Brain Structure and Function

, Volume 224, Issue 1, pp 133–148 | Cite as

Neural networks of aggression: ALE meta-analyses on trait and elicited aggression

  • Ting Yat WongEmail author
  • Azah Sid
  • Tobias Wensing
  • Simon B. Eickhoff
  • Ute Habel
  • Ruben C. Gur
  • Thomas Nickl-Jockschat
Original Article


There is considerable evidence that emotion dysregulation and self-control impairments lead to escalated aggression in populations with psychiatric disorders. However, convergent quantitative evidence on the neural network explaining how aggression arises is still lacking. To address this gap, peak activations extracted from extant functional magnetic resonance imaging (fMRI) studies were synthesized through coordinate-based meta-analyses. A systematic search in the PubMed database was conducted and 26 fMRI studies met the inclusion criteria. Three separate activation likelihood estimation (ALE) meta-analyses were performed on (1) individual differences in trait aggression (TA) studies, (2) individual differences in TA studies examining executive functioning, and (3) elicited aggression (EA) studies across fMRI behavioral paradigms. Ensuing clusters from ALE meta-analyses were further treated as seeds for follow-up investigations on consensus connectivity networks (CCN) delineated from meta-analytic connectivity modeling (MACM) and resting-state functional connectivity (RSFC) to further characterize their physiological functions. Finally, we obtained a data-driven functional characterization of the ensuing clusters and their networks. This approach offers a boarder view of the ensuing clusters using a boarder network perspective. In TA, aberrant brain activations were found only in the right precuneus. Follow-up analyses revealed that the precuneus seed was within the frontal-parietal network (FPN) associated with action inhibition, visuospatial processing and higher-level cognition. With further restricting to only experiments examining executive functioning, convergent evidence was found in the right rolandic operculum (RO), midcingulate cortex (MCC), precentral gyrus (PrG) and precuneus. Follow-up analyses suggested that RO, MCC and PrG may belong to a common cognitive control network, while the MCC seems to be the hub of this network. In EA, we only revealed a convergent region in the left postcentral gyrus. Follow-up CCN analyses and functional characterizations suggested that this region may also belong to the same cognitive control network found in the TA sub-analysis. Our results suggested that escalated aggression arises from abnormal precuneus activities within the FPN, disrupting the recruitment of other large-scale networks such as adaptive cognitive control network. Consequently, failure to recruit such a network results in an inability to generate adaptive responses, increasing the likelihood of acting aggressively.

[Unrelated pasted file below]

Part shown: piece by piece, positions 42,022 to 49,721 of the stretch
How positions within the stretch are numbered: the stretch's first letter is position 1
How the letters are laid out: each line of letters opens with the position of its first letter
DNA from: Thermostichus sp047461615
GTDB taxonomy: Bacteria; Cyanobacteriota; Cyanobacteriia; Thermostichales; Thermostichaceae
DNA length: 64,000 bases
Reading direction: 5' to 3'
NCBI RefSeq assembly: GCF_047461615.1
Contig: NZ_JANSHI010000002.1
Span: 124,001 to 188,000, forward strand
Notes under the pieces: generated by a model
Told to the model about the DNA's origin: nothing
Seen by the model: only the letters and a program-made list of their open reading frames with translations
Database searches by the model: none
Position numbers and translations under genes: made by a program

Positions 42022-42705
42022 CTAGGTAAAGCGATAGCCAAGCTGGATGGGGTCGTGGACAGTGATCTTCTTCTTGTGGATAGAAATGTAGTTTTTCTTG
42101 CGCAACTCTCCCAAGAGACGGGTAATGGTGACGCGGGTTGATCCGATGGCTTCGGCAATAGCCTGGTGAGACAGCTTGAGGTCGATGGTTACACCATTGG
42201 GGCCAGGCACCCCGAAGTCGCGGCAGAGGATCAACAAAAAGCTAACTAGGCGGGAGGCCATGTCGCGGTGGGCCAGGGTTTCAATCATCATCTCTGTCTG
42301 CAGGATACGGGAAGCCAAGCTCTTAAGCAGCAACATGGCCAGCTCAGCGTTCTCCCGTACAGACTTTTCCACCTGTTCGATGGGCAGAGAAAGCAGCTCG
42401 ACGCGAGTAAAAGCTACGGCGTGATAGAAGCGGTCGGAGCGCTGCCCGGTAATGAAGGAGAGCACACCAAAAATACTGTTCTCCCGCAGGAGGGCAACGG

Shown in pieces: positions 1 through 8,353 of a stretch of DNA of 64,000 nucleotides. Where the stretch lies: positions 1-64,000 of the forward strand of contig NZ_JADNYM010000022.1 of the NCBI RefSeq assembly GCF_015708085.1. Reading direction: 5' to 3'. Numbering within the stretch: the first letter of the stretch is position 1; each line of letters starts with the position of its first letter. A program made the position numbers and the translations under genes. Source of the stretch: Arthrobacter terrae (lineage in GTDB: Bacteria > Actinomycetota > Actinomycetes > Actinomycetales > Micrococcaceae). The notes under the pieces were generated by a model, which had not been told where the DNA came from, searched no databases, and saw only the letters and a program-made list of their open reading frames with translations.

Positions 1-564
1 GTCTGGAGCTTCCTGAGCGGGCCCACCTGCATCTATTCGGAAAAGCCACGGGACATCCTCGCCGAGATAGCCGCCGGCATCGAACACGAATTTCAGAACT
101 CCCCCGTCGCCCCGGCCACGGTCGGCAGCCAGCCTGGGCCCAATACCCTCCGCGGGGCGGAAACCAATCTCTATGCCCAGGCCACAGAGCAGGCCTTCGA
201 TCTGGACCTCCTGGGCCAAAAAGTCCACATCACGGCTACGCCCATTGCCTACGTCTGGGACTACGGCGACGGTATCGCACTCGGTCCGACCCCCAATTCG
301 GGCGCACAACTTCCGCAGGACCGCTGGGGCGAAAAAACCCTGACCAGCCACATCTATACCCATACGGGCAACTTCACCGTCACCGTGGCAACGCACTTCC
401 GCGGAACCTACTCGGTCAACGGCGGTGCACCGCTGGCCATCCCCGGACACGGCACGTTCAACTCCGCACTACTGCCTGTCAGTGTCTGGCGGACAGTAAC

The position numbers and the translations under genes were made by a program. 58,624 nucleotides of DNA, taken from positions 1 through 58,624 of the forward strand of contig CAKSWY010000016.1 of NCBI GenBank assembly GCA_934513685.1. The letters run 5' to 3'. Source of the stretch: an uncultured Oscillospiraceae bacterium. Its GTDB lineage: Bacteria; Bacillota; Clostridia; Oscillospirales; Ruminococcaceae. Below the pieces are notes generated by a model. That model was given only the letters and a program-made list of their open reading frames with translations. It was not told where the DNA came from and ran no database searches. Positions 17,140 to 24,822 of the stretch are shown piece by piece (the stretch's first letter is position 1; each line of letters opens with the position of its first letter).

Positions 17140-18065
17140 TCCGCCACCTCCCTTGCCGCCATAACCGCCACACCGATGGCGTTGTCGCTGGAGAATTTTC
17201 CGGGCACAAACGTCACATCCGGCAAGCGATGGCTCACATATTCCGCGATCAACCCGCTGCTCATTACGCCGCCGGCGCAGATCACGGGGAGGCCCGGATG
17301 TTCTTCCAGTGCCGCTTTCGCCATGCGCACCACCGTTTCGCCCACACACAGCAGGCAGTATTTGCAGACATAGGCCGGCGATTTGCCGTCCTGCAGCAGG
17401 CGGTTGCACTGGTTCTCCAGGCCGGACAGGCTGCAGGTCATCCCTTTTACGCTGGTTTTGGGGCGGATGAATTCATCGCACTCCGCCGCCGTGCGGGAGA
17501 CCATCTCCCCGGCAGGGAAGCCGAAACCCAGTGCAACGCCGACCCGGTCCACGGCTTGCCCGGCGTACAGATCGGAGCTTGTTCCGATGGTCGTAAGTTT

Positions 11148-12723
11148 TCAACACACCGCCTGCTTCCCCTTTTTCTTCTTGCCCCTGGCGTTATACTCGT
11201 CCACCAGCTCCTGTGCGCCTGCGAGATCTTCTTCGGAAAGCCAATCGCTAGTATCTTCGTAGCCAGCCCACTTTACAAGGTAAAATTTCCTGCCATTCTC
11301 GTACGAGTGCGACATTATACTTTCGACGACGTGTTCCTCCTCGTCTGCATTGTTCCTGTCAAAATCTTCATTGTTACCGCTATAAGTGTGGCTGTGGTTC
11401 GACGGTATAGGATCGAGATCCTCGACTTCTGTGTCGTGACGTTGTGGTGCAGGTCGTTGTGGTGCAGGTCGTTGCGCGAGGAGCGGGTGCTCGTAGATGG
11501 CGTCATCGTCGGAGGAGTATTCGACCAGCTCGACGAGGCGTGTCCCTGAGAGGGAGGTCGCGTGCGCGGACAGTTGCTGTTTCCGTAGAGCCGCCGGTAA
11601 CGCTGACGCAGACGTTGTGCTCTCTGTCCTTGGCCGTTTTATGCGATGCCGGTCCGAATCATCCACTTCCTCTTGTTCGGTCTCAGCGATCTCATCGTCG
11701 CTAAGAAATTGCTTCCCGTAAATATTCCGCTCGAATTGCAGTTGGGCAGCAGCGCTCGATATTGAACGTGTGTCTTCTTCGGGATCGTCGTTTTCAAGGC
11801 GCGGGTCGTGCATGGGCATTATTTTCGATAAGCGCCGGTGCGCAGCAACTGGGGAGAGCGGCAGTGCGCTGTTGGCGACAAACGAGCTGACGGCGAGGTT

fMRI ALE MACM Resting-state functional connectivity Meta-analysis 



This study is supported by Deutsche Forschungsgemeinschaft (DFG, International Research Training Group IRTG2150). SBE is supported by the National Institute of Mental Health (R01-MH074457), the Helmholtz Portfolio Theme “Supercomputing and Modeling for the Human Brain” and the European Union’s Horizon 2020 Research and Innovation Program under Grant Agreement Bi. 7202070 (HBP SGA1).

Compliance with ethical standards

Conflict of interest

The authors declare that they have no existing conflict of interest.

Supplementary material

429_2018_1765_MOESM1_ESM.docx (1.4 mb)
Supplementary material 1 (DOCX 1481 kb)


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Copyright information

© Springer-Verlag GmbH Germany, part of Springer Nature 2018

Authors and Affiliations

  1. 1.Department of Psychiatry, Psychotherapy and Psychosomatics, Faculty of MedicineRWTH Aachen UniversityAachenGermany
  2. 2.Brain Behavior Laboratory, Department of Psychiatry, Perelman School of MedicineUniversity of PennsylvaniaPhiladelphiaUSA
  3. 3.JARA-BRAIN, Jülich-Aachen Research Alliance-Translation Brain MedicineAachenGermany
  4. 4.Institute of Neuroscience and Medicine (INM-7)Research Center JülichJülichGermany
  5. 5.Institute of Systems Neuroscience, Medical FacultyHeinrich Heine University DüsseldorfDüsseldorfGermany
  6. 6.JARA-Brain Institute I: Brain Structure Function RelationshipsAachenGermany
  7. 7.Department of Psychiatry, Carver College of MedicineUniversity of IowaIowa CityUSA
  8. 8.Iowa Neuroscience InstituteUniversity of IowaIowa CityUSA

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